Community reorganization in the Gulf of Alaska following ocean climate regime shift

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Abstract

A shift in ocean climate during the late 1970s triggered a reorganization of community structure in the Gulf of Alaska ecosystem, as evidenced in changing catch composition on long-term (1953 to 1997) small-mesh trawl surveys. Forage species such as pandalid shrimp and capelin declined because of recruitment failure and predation, and populations have not yet recovered. Total trawl catch biomass declined > 50% and remained low through the 1980s. In contrast, recruitment of high trophic-level groundfish improved during the 1980s, yielding a >250% increase in catch biomass during the 1990s. This trophic reorganization apparently had negative effects on piscivorous sea birds and marine mammals.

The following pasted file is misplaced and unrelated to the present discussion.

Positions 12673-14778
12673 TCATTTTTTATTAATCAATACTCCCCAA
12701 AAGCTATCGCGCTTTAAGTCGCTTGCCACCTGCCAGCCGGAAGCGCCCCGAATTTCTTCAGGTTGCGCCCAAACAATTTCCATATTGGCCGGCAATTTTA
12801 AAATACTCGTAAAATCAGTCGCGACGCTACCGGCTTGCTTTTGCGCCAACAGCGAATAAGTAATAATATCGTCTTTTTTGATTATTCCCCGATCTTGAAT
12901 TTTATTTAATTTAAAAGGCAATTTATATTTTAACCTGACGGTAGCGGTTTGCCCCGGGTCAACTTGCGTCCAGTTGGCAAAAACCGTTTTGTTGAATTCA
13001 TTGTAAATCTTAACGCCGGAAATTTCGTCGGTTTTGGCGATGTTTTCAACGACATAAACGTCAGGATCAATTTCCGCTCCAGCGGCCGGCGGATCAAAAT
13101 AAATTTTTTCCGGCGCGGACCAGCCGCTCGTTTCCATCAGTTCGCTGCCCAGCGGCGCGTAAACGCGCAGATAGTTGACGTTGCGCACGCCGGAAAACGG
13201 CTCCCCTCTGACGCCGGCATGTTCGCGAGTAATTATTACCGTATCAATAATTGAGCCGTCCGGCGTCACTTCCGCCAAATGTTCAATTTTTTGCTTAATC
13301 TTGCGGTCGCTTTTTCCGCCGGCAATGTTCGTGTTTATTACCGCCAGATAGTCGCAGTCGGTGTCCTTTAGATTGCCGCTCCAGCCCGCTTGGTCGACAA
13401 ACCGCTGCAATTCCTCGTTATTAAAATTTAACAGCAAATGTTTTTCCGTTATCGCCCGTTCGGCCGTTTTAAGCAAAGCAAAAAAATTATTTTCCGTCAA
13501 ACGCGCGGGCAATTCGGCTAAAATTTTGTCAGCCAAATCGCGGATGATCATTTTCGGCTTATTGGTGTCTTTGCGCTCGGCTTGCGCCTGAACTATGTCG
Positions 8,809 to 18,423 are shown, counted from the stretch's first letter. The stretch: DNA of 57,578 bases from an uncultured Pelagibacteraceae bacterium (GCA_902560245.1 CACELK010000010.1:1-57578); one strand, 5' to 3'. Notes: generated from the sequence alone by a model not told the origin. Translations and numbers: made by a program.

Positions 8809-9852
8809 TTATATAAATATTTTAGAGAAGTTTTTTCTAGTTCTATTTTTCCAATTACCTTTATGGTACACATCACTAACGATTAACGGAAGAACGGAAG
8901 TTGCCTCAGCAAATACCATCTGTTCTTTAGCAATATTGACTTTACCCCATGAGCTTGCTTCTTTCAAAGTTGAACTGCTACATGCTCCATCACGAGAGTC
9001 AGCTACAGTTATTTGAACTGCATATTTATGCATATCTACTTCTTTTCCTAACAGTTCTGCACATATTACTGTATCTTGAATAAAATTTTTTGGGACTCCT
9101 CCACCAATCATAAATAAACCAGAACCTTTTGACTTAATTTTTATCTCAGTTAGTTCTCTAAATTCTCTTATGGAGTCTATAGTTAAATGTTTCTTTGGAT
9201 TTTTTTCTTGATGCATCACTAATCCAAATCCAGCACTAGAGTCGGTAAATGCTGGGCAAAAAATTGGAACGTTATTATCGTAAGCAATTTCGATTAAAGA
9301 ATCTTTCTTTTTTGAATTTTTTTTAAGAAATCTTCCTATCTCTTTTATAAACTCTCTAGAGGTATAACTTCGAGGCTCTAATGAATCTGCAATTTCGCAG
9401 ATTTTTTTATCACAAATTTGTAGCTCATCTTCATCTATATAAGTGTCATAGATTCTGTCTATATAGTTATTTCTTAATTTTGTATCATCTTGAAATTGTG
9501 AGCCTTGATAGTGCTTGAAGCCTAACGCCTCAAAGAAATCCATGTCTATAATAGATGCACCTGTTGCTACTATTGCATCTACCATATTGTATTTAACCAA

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APA

Anderson, P. J., & Piatt, J. F. (1999). Community reorganization in the Gulf of Alaska following ocean climate regime shift. Marine Ecology Progress Series, 189, 117–123. https://doi.org/10.3354/meps189117

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